But conversely, resources are scarce, in some part, the more that persons value, want, and use them. The more things persons want, the greater the strain on their resources and the sharper the economic problem. A general limitation of wants, however, reduces the economizing problem; so does focusing wants on things not scarce, such as "goodness," ''justice," ''temperance'—the ''quiet" values. Hence religious codes emphasizing asceticism or "spiritual" (nonscarce) values, have long been modes of reducing contradictions, for they reduce pressure on scarce resources.

There is thus an interaction between economic scarcities and moral codes. Scarcity concerns the resources available to achieve the imperatives of a moral code, imposes choices, and thus fosters contradictions. But whether resources are scarce (or the extent to which they are scarce) depends, in turn, on the extent to which they are in demand, and thus depends also on the moral code. That is, demand depends partly (1) on the extent to which resources are valued by a moral code, and (2) on the kind of goods the code values. A system thus always has two strategies for dealing with contradictions engendered by scarce resources: (1) reducing scarcity, either (a) by changing the moral code and the demand-schedules it generates or (b) by increasing the production of these resources; (2) accepting the reality of scarce resources and allocating them on the basis of conflict.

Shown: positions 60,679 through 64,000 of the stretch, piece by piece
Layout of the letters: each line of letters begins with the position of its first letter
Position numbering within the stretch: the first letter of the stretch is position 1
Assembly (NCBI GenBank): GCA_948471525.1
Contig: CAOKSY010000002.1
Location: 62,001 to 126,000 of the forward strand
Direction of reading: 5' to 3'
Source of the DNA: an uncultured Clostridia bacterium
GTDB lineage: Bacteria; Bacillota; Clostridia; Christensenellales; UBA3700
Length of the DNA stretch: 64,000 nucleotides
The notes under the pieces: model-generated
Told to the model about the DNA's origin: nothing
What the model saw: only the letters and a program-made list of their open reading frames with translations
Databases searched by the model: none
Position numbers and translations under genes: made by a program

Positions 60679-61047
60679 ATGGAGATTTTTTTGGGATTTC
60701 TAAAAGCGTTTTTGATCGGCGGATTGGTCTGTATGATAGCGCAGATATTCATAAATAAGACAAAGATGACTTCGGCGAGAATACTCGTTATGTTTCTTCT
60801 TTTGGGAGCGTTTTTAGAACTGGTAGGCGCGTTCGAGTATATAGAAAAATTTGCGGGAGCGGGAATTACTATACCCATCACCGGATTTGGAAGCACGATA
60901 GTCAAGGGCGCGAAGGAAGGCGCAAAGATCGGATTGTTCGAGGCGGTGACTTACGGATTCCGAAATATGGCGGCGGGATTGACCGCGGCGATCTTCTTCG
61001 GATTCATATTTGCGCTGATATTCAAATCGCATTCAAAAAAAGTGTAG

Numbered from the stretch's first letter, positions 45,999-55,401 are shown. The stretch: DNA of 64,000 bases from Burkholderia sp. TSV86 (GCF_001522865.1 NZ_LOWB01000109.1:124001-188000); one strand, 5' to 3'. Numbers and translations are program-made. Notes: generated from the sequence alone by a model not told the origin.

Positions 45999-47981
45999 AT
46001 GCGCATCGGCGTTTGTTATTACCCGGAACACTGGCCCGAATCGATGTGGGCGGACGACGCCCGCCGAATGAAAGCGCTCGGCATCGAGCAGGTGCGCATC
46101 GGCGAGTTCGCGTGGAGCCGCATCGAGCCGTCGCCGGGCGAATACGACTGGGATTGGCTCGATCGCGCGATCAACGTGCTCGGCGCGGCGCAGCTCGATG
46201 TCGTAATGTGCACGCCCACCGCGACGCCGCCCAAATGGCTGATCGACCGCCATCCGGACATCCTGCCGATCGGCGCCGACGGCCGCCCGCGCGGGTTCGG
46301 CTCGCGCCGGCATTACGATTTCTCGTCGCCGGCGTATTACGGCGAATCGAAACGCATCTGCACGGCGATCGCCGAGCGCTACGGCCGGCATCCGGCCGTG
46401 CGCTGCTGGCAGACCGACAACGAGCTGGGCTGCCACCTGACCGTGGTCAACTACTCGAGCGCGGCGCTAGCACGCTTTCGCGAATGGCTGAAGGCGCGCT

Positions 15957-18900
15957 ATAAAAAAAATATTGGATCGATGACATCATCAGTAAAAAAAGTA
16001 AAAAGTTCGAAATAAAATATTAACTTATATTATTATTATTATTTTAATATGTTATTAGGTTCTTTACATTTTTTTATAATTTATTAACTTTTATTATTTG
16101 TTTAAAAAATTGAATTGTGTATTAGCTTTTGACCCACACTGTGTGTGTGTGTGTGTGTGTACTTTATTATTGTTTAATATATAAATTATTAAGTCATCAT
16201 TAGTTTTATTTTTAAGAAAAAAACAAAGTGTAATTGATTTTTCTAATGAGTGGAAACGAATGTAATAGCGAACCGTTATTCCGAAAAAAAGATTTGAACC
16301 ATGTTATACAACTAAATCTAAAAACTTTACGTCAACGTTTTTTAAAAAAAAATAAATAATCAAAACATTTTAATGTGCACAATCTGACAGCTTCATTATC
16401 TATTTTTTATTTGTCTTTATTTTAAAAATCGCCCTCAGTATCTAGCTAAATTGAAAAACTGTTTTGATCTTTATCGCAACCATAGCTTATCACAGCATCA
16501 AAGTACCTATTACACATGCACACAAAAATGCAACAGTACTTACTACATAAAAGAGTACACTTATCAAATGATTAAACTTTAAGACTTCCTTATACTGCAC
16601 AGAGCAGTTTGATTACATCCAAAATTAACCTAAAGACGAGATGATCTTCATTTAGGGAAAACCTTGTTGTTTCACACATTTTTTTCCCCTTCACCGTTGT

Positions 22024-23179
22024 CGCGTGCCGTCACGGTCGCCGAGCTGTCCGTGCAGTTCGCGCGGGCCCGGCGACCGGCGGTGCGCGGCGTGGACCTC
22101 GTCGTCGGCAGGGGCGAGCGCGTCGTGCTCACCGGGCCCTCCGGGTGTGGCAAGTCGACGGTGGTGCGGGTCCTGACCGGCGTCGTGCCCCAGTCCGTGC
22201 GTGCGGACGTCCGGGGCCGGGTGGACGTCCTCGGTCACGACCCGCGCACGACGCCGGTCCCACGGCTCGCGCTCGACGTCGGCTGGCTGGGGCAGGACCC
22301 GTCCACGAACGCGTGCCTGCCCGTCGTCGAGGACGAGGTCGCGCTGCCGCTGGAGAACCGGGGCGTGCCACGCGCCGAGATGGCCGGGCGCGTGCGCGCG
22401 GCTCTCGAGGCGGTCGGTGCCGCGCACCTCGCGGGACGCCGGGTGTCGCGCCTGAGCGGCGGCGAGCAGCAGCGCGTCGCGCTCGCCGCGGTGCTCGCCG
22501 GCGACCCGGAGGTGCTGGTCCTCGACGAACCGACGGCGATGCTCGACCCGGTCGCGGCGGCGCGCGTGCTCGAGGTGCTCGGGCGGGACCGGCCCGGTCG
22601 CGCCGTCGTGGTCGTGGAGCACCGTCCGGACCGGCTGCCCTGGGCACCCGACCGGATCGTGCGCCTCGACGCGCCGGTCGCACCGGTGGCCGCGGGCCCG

There are then two kinds of contradictions of Marxism: (1) internal contradictions, derivative of efforts to conform to its own grammar which embodies mutually inhibiting alternatives; and (2) contradiction generated by conditions external to the grammar. The first converges with what I have termed the nuclear contradiction between Scientific and Critical Marxisms and the second, with what I have termed "anomalies" born either of the theoretical scheme's research applications or dissonant information generated by events in the world.

 

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From Alvin W. Gouldner,  The Two Marxisms.   New York:  Oxford University Press, 1980,  Appendix Three - "On Social 'Contradictions,' "  pp. 168-173.